Let me begin by saying that no one should be doing a mock draft in July—not me, not anyone. We don’t know which teams are going to be drafting at the top (for this order, I used the reverse order of the current Bovada Super Bowl odds), nor do we know, in some of these cases, who will be in the teams’ front offices doing the drafting. All of these college players still have a full season left to play, and things can change wildly in that time.
And yet, I’ll admit it. I very well might click when I see a 2019 mock draft floating around there on the internet, especially if it’s for someone reputable.
Does that make me an idiot? Probably. A sucker? Definitely. I love college football and I love pro football, and so I can’t help myself, which means I can’t blame you for wanting this kind of thing.
A few quick notes: First, the scouts I’ve talked to are knowledgeable, of course, but haven’t yet studied many players in the 2019 class thoroughly, nor have they done the litany of school visits, live scouting trips and recon work they’ll have in the can when the process ramps up again in January. Opinions on players will likely change—most notably, quarterbacks often rise in scouts’ minds during the fall and get overdrafted in the spring.
But this year could be different because of the lack of clear first-round options.
“Need might be the most important part for this year’s class—who in the hell is going to need a quarterback?” says Trent Dilfer. “Does Blake Bortles play well this year? Does Lamar Jackson take over for Flacco? I don’t know. The Pittsburgh Steelers have Mason Rudolph behind Ben Roethlisberger, and I love Mason, but Drew Lock and Jarrett Stidham are better prospects than Mason.
“Where’s the need? If I pulled up the 32 teams, I can’t think of many teams that need one. So that alone is going to limit the amount of first-round quarterbacks.”
Dilfer’s right—there’s only one team in the NFL that doesn’t have either a veteran quarterback making $16 million per season or a former first-rounder on a rookie deal on its roster, and that’s Dallas, which has Dak Prescott. If you move that bar to $20 million per, just four more teams join the Cowboys—the Dolphins, Jaguars, Broncos and Bengals. So it’s hard to find teams that will be desperate in 2019.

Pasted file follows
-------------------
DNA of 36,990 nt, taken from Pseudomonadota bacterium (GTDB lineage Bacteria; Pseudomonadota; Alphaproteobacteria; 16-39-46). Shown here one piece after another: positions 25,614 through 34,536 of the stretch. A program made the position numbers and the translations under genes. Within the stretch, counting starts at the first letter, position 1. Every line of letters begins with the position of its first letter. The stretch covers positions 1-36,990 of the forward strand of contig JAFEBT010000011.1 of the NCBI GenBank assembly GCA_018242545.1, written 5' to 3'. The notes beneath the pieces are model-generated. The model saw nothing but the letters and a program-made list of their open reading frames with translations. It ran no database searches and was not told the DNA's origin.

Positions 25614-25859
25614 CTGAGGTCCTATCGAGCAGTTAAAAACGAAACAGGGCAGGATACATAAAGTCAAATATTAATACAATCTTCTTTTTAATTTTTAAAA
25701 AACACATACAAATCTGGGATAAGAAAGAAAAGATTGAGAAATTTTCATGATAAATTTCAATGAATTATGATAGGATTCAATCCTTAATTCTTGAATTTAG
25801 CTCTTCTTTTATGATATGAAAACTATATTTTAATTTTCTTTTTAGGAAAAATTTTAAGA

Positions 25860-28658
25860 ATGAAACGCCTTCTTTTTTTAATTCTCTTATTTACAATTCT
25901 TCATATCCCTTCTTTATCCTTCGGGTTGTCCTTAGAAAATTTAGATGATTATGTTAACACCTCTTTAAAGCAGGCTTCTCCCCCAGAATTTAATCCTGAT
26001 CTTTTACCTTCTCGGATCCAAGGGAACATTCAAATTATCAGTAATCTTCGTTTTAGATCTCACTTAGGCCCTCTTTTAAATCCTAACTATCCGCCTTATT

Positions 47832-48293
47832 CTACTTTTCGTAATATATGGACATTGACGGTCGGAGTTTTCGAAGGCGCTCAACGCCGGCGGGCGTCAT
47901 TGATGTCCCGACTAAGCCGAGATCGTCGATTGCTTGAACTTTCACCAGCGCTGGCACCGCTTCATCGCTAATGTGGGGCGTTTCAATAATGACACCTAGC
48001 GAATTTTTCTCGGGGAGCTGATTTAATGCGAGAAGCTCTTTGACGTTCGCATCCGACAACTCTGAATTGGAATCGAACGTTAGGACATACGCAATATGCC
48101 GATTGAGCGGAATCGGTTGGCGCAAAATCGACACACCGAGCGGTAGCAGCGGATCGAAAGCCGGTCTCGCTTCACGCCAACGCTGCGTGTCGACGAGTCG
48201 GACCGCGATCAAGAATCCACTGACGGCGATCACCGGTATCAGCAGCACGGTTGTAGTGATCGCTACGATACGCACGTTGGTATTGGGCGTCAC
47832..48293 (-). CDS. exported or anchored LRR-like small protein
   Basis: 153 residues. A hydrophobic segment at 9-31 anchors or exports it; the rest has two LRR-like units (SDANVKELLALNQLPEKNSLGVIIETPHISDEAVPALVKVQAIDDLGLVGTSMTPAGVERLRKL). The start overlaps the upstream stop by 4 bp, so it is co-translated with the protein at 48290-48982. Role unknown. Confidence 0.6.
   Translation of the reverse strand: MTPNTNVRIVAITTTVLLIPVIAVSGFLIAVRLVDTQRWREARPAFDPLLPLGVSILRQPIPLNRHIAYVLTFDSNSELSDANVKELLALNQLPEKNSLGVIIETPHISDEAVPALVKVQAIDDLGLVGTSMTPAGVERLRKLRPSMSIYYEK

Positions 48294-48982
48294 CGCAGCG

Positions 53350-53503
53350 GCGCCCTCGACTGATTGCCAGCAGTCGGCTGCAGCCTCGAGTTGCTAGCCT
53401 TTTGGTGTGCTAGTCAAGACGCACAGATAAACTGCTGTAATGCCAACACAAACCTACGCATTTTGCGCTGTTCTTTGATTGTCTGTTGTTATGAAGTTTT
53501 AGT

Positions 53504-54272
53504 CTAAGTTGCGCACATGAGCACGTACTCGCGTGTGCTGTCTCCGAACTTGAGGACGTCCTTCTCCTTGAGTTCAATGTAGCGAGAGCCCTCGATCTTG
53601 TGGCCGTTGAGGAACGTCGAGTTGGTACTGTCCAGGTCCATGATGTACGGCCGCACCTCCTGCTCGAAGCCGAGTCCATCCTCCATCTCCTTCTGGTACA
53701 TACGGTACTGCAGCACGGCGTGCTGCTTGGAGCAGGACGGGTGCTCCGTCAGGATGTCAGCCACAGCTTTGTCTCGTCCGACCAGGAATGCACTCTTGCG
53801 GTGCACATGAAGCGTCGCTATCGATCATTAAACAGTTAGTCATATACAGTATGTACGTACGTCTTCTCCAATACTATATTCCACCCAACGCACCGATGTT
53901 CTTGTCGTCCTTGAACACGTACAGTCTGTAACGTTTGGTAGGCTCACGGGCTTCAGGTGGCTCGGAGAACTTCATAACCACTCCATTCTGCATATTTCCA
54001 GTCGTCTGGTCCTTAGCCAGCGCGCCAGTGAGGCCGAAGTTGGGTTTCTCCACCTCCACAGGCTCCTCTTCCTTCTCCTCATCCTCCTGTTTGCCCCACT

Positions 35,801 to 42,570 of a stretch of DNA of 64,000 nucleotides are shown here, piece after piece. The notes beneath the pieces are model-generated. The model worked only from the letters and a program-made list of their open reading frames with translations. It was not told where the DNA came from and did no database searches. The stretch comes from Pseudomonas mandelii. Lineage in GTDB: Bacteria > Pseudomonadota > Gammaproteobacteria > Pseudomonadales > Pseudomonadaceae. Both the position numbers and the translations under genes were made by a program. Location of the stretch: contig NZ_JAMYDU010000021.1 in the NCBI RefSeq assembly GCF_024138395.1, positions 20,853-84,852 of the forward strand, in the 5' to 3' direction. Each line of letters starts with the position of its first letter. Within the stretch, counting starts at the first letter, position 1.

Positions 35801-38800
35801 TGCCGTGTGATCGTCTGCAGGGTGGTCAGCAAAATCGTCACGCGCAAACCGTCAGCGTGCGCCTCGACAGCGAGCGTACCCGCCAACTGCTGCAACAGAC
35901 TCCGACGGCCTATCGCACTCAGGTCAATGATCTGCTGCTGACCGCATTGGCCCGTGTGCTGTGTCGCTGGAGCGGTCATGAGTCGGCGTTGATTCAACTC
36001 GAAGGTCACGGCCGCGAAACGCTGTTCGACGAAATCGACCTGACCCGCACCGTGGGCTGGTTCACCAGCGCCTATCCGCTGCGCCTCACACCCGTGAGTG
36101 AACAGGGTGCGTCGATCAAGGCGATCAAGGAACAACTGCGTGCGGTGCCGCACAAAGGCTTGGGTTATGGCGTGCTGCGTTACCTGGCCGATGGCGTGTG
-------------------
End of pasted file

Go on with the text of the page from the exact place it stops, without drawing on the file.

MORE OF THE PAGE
A final point about the 2019 draft class: It will be loaded with guys who make their bones hitting quarterbacks. Just get scouts talking about it, and you’ll find that out quickly.
Now you have the caveats and the themes. I vetted all of this, but again, even the guys paid to assess these players aren’t close to being there yet in knowing what they’ll need to come April. Think of this as a fun, working list going into the fall.
1. New York Jets: Nick Bosa, DE, Ohio State
At this point, it seems most evaluators feel like Nick is a better prospect than Joey was, which really says something about the youngest member of the pass-rushing version of the Mannings. He has very few flaws. And health-permitting, he’s a lock to go in the Top 10 picks.
2. Miami Dolphins: Ed Oliver, DT, Houston
I had one exec compare Oliver to Vikings legend John Randle; another said he was the best player in college football last year. He’s a 290-pound freak who moves like a ’backer. The only knock I’ve heard concerns his height. But Aaron Donald’s done OK working around that.
3. Arizona Cardinals: Greg Little, OT, Ole Miss
Little stepped in as Laremy Tunsil’s successor as the Rebels’ left tackle without much drop-off, and he’s got all the physical tools to go at the top of the draft.
4. Buffalo Bills: Clelin Ferrell, DE, Clemson